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On the gun thing, I'd rather go to jail and my son be safe and alive than dead and within the laws, no matter how idiotic they are.. especially in the woods, but that's me.
..

I Agree with the sentiment. In countries where carrying firearms is not allowed you'd have people calling the authorities the second that they'd see you're carrying. The would be a short lived practice. :-(
 
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Don't know if you guys have read this article yet?

http://igorilla.com/gorilla/animal/2002/cougar_attack_vancouver.html

From the post:

Man survives cougar attack by killing it

Cougar attack in Port Alice, Canada
BCTV News on Global

A 61-year-old man won a life-and-death struggle with a cougar outside a small northern Vancouver Island village, killing the animal with his 7.5-centimetre pocket knife.

I assume it's the famous Buck 110
knife.jpg


...and the fury fellow we are talking about
cougar.jpg



For a self-defense folding knife against wild animals, slashing and thrusting ability are important features. Hence, IMO you can consider the blades that are pointy and narrow. Blade length is 4-6".

You can consider some options (they are all good knives I have handled so far):
- Buck 110 (There's no one hand-opening thumb stud but I still list it due to the extremely strong frame. You can buy an add-on thumb stud)
- Cold Steel Ti-Lite 6 inches
- Benchmade Mchenry and Williams Design

Pictures of Buck 110, CS Ti-Lite and BM McHenry (The Buck 110 and BM McHenry are mine and the CS Ti found by big G buddy :D)
212354a80m5isic508q5j8.jpg

TILITE.gif

10063293034_328c0b9b3b_b.jpg


p/s: IMO, any 4" blades will do for a friendly match with the fury fellows :D
 
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Wear a mask on the back of the head. Prominent and angry eyes might help. Sounds silly, but big cats like to attack from the rear, a rearward facing mask is thought to confound them.

Ounce of prevention...
 
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Carry bear spray and understand how to behave to avoid cat attacks. And carry a 4-5" fixed blade. Fallkniven F1 or Mora robust would be my choice due to price/performance and utility. You're extremely unlikely to ever use the knife on a cat; it may as well be useful the rest of the time.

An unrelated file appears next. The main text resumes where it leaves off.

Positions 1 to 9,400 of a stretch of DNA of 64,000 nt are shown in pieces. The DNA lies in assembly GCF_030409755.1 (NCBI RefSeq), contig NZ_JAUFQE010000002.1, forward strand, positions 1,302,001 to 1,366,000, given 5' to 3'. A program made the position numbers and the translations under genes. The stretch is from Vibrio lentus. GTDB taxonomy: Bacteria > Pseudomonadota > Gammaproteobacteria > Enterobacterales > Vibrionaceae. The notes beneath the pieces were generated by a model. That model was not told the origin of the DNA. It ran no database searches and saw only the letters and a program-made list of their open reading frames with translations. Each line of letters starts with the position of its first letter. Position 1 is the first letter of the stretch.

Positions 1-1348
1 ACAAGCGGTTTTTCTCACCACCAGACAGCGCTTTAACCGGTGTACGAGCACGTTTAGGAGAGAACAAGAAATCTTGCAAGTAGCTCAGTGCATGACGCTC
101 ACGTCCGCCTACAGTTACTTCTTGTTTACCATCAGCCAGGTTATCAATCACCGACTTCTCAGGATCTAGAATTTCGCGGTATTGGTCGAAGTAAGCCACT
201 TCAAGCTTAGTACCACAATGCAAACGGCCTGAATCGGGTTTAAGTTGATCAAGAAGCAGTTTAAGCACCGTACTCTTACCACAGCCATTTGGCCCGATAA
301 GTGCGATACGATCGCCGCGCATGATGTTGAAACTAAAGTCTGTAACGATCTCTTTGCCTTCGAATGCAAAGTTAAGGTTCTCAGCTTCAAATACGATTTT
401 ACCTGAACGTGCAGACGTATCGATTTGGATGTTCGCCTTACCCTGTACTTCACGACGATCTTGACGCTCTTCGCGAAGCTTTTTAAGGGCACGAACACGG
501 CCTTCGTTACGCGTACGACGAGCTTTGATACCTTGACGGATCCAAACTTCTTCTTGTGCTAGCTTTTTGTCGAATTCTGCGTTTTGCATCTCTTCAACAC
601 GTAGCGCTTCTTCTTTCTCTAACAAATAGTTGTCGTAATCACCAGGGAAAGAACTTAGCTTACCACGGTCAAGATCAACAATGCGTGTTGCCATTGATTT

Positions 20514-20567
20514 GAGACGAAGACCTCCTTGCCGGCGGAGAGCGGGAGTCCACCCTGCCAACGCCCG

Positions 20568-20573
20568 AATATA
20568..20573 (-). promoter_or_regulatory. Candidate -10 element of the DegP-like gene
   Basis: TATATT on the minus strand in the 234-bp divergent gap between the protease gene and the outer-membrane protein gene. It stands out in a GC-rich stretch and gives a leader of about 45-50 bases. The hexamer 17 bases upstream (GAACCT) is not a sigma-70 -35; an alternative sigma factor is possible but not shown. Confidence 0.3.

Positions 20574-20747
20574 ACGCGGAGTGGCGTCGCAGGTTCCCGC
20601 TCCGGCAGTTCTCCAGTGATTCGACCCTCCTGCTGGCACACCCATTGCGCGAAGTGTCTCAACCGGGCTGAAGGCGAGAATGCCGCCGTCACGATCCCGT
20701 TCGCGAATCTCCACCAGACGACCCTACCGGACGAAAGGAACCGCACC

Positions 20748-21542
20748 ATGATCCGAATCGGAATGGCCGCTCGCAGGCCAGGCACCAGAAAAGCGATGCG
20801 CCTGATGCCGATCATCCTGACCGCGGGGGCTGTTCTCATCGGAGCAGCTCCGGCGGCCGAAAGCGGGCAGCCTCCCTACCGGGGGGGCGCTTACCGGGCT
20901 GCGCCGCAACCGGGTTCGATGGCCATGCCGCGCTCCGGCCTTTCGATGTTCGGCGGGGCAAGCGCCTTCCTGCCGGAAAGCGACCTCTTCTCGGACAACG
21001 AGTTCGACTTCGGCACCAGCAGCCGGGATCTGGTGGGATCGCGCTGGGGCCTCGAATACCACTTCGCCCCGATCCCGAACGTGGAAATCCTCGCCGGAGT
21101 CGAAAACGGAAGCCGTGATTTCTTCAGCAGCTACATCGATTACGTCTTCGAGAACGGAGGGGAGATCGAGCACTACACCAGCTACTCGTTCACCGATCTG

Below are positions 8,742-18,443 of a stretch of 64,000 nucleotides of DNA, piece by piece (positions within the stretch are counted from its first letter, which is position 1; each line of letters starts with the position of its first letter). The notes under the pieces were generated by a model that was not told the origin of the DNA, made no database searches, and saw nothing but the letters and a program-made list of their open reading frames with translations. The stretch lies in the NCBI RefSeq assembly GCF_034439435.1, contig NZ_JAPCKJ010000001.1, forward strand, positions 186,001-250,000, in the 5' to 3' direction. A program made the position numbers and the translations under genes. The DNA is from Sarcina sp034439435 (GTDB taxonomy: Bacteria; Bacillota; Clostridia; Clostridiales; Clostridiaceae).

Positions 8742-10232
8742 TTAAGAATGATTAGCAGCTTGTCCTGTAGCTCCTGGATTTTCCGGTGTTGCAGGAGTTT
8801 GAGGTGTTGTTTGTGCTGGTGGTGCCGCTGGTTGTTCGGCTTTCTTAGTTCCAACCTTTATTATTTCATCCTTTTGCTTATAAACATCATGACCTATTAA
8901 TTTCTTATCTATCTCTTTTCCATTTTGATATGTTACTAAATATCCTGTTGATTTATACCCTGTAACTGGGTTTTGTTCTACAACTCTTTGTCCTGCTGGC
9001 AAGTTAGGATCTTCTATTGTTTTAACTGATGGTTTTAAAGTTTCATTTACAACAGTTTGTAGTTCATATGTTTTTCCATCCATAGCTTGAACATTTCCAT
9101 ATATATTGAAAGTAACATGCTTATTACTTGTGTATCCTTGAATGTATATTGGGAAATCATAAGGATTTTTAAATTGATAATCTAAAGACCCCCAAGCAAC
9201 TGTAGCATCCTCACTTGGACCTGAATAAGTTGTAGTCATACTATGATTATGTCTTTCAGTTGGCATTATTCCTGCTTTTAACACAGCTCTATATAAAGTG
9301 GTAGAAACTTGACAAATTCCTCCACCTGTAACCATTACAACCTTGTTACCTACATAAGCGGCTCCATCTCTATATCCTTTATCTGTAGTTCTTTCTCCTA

Carry a good first aid kit. You may want to carry Celex clotting agent and a couple of the Israeli-style bandages. Know how to use them. Killing the animal is of no use to you if you bleed out.

At close quarters with an animal as fast as a cat a handgun may not be particularly helpful. As mentioned above the danger with cats is seldom from a standoff. It's more likely that the cat is on you and you have to get it off.

And bear in mind: in most places lightning strike is significantly more likely than cat attack. As is a simple fall that breaks your leg, or worse.
 
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Something else I'd like to recommend is an air-horn. Traveling in areas where a cat may have many places to hide and attack with total surprise, it might be a good idea to let loose with a blast from an air horn to try and scare any cougars away, and thereby avoid having to use a weapon, or go hand to paw with a cat. An air-horn might disrupt the peace of the outdoors, but if it prevents an attack, perhaps it would be worth it.

I believe that air-horns are available in compact sizes that would be easy to carry, and since they aren't any form of weapon, I don't imagine that there would be any legal restrictions.
 
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Air horn and medic kit in the backpack. Long 7-9" blade on the belt (something like cold steel OSS, a big bowie, ka-bar...stabbing is key, forget about slashing big animals. Even normal dogs don't seem to be affected by slashing attacks, many people can tell you that). Also on an accessible place, a foam based bear spray.